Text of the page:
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## Friday, 8 August 2014

### CHAPTER 24 -Scalar Triple Product

As the name suggests, a scalar triple product involves the (scalar) product of three vectors. How may such a product be defined?
Consider three vectors $\vec a,\;\vec b$ and $\vec c$. Consider the quantity $\vec a \cdot (\vec b \cdot \vec c)$. Since $\vec b \cdot \vec c$is a scalar, you cannot define its dot product with another vector. Thus, $\vec a \cdot (\vec b \cdot \vec c)$ is a meaningless quantity.
However, consider the expression $\vec a \cdot (\vec b \times \vec c)$. Since $\vec b \times \vec c$ is a vector, its dot product with $\vec a$ is defined. Thus, $\vec a \cdot (\vec b \times \vec c)$ is defined and is termed the scalar triple product of $\vec a,\,\,\vec b$ and $\vec c.$ This product is represented concisely as $[\vec a\;\;\vec b\;\;\vec c]$.
An alert reader might have noticed that another valid triple product is possible: $\vec a \times (\vec b \times \vec c)$. This is the vector triple product and is considered in the next section.
Let us try to assign a geometrical interpretation to the scalar triple product $(STP)$ $[\vec a\;\;\vec b\;\;\vec c]$.
First of all, make $\vec a,\;\;\vec b,\;\;\vec c$ co-initial. Assume for the moment that $\vec a,\;\;\vec b,\;\;\vec c$ are non-coplanar. Complete the parallelopiped with $\vec a,\;\;\vec b,\;\;\vec c$ as adjacent edges:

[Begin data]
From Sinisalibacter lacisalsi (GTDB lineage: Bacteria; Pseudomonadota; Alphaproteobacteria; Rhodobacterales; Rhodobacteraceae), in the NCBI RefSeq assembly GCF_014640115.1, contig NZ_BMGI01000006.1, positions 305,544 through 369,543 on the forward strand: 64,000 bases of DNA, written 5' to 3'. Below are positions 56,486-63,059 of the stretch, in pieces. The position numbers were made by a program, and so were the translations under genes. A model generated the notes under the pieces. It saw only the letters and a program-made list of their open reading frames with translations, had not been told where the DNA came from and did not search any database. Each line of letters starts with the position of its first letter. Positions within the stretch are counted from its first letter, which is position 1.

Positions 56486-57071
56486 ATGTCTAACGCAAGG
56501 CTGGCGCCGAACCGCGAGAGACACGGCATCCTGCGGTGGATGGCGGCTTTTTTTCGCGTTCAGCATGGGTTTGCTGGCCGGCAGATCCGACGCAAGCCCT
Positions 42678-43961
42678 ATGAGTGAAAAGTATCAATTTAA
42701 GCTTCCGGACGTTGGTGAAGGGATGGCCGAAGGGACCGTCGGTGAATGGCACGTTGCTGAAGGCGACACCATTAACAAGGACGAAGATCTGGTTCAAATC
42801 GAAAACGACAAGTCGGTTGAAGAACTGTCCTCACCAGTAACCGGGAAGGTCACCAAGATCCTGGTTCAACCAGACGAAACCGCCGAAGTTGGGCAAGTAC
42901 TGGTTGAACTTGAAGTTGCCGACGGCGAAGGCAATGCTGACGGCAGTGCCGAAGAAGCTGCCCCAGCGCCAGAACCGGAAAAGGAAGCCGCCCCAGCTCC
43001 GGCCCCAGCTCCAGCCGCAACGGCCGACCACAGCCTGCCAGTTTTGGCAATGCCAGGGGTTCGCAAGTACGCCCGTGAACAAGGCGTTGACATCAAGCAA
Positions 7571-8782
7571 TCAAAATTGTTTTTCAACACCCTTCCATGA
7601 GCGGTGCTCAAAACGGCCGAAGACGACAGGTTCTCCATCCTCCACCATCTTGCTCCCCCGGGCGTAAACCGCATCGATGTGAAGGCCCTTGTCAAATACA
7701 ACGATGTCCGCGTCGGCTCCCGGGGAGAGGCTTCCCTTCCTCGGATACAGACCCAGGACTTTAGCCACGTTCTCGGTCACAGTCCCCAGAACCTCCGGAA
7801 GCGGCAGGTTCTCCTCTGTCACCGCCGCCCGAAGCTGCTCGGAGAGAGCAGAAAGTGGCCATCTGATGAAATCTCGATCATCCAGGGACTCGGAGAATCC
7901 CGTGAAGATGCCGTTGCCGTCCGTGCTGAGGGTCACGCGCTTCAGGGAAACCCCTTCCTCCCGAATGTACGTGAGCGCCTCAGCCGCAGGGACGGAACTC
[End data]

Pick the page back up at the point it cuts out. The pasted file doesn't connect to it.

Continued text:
Consider $\vec b \times \vec c$. This is a vector perpendicular to the plane containing $\vec b$ and $\vec c$. We have represented it by $\overrightarrow {OE}$. Let the angle between $\vec a$ and $\overrightarrow {OE}$ be $\theta$. What can $\vec a \cdot (\vec b \times \vec c)$ i.e. $\vec a \cdot \overrightarrow {OE}$ represent ? $\left| {\overrightarrow {OE} } \right|$ represents the area of the parallelogram $OBDC$.
Thus,
 $\vec a \cdot \overrightarrow {OE} = \left| {\vec a} \right|\;\left| {\overrightarrow {OE} } \right|\cos {\rm{\theta }}$ $= (\left| {\vec a} \right|\cos {\rm{\theta }})\;\overrightarrow {OE}$ $=$ (height of parallelopiped h) $\times$ (Area of the base parallelogram) $=$ Volume of the parallelopiped
The $STP\;\,[\vec a\;\vec b\;\vec c]$ therefore represents the volume of the parallelopiped with $\vec a,\;\vec b,\;\vec c$ as adjacent edges.
Note that the volume $V$ of the parallelopiped could equally well have been specified as
 $V = \vec b \cdot (\vec c \times \vec a) = [\vec b\;\vec c\;\vec a]$ $= \vec c \cdot (\vec a \times \vec b) = [\vec c\;\vec a\;\vec b]$
Thus, we come to an important property of the $STP$:
 $[\vec a\;\vec b\;\vec c] = [\vec b\;\vec c\;\vec a] = [\vec c\;\vec a\;\vec b]$
that is, if the vectors are cyclically permuted, the value of the $STP$ remains the same. However, note that
 $[\vec a\;\;\vec b\;\vec c] = \vec a \cdot (\vec b \times \vec c)$ $= - \vec a \cdot (\vec c \times \vec b)$ $= - [\vec a\;\;\vec c\;\;\vec b]$